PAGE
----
Tuesday, March 28, 2017

The end of SHA-1, one month later

As everyone already knows, the SHA-1 cryptographic hash function has been Shattered.

This is no particular suprise; as Bruce Schneier pointed out on his blog nearly five years ago, cryptography experts were well aware of the vulnerability of the SHA-1 cryptography. Schneier quoted Jesse Walker as saying:

A collision attack is therefore well within the range of what an organized crime syndicate can practically budget by 2018, and a university research project by 2021.

Pretty good estimate, I'd say, Mr. Walker.

But what does this mean, in practice?

Perhaps the most visible impact is in the area of network security, where Google has been warning about problems for quite some time, and started putting those warnings into action last fall: SHA-1 Certificates in Chrome

To protect users from such attacks, Chrome will stop trusting certificates that use the SHA-1 algorithm, and visiting a site using such a certificate will result in an interstitial warning.

Other large internet sites have followed suit; kudos to them for doing so quickly and responsibly.

Another very interesting aspect of this signature collision arises in what are known as "content-addressible file systems", of which git is the best known. This is a very significant issue, as the Shattered web site points out:

It is essentially possible to create two GIT repositories with the same head commit hash and different contents, say a benign source code and a backdoored one. An attacker could potentially selectively serve either repository to targeted users. This will require attackers to compute their own collision.

And it doesn't just affect git; subversion is vulnerable, as is Mercurial.

People are right to be worried about this.

However, when it comes to the SCM issue, I think that the issue isn't completely cut-and-dried, for several reasons:

  • Firstly, we're talking about an issue in which an attacker deliberately constructs a collision, as opposed to an accidental collision. The use of SHA-1 identifiers for git objects remains a useful, practical, and trouble-free technique for allowing people to collaborate independently on common computer files without sharing a central server (the so-called DVCS paradigm). In the 12 years that git has been in use, and the trillions of git object SHAs that have been computed, nobody anywhere in the world has reported an accidental collision in practice.
  • This strength of accidental collision detection is strengthened by the fact that git encodes certain other information into the computed SHA-1 value besides just the file's content: namely, the object type (blob/tree/commit/tag), and the object length, for blob shas, and other ancillary data such as timestamps, etc. for commit shas. I'm not saying this makes git any safer from a security point of view; after all Google arranged to have their two colliding PDF files be both exactly 422,435 bytes long. But it does mean that the accidental collision risk is clearly quite small.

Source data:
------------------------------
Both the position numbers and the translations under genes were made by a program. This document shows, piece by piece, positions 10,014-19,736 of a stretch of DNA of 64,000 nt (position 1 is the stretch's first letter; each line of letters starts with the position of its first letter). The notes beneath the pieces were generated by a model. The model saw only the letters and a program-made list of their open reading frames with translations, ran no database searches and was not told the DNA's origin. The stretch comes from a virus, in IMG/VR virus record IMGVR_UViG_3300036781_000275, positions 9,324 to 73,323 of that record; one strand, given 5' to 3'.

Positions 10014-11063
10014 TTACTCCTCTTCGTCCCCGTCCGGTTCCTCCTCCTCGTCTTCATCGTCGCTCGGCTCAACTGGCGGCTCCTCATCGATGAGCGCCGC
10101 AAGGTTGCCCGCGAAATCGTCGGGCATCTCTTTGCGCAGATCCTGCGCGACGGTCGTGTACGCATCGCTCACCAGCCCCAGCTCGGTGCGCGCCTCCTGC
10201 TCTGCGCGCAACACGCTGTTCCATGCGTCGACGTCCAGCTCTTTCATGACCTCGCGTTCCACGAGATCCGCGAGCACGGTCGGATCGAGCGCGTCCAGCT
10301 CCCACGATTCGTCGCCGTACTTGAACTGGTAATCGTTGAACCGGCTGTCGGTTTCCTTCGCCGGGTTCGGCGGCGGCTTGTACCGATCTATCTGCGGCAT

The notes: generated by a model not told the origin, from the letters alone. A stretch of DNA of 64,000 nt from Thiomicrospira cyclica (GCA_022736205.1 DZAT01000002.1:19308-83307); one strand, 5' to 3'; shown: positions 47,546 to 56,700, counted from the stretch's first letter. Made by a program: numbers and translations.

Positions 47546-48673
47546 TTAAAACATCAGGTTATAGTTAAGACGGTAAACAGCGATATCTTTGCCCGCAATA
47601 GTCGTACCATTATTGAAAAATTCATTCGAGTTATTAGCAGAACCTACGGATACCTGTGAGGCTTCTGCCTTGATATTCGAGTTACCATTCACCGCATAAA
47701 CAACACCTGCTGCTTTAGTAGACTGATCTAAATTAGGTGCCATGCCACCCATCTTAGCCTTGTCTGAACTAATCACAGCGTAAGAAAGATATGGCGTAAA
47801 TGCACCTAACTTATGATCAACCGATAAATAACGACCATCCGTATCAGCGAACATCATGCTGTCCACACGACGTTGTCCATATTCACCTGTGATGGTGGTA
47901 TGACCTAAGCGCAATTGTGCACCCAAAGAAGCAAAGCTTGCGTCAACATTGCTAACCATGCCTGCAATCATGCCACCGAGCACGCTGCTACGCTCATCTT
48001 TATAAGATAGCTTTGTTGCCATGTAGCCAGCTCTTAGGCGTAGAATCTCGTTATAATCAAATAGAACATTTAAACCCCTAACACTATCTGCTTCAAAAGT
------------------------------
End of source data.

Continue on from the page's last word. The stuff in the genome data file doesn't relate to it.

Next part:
• And, of course, for the attacker to actually supplant "a benign source code" with "a backdoored one," not only does the attacker have to construct the alternate file (of identical length and identical SHA-1, but with evil content), but that backdoored file has to still be valid source code. It is no easy task to add in this additional constraint, even if you are the wealthy-enough attacker to be willing to spend "9,223,372,036,854,775,808 SHA1 computations". I'd imagine that this task gets easier, somewhat, as the size of that source file gets larger; that is, given that a certain amount of the backdoored evil source file is necessarily consumed by the source code of the evil payload itself, the attacker is forced to use the remainder of the file size for containing the rubbish that is necessary to make the SHA-1 values line up, and the smaller that remainder is, the harder it will be to generate that matching SHA-1, right? So it's one more reason to keep your individual source files small?

The above was too many words: what I'm trying to point out is:

With SSH, people use SHA-1 to provide security

With git/Mercurial, people use SHA-1 to provide decentralized object identification workflows, for easier collaboration among trusted teams.

The crucial difference between the use of SHA-1 values in validating network security certificates, versus the use of those values in assigning source code file identifiers, involves the different ways that humans use these two systems.

That is, when you connect to a valuable web site using SSH, you are depending on that SSH signature to establish trust in your mind between yourself and some remote network entity.

But when you share source code with your team, with whom you are collaborating using a tool like Mercurial, Subversion, or git, there are, crucially, other trust relationships in effect between you and the other human beings with whom you are a collaborator.

So, yes, be careful from whom you download a git repo full of source code that you intend to compile and run on your computer.

But wasn't that already true, long before SHA-1 was broken?

No comments:

Post a Comment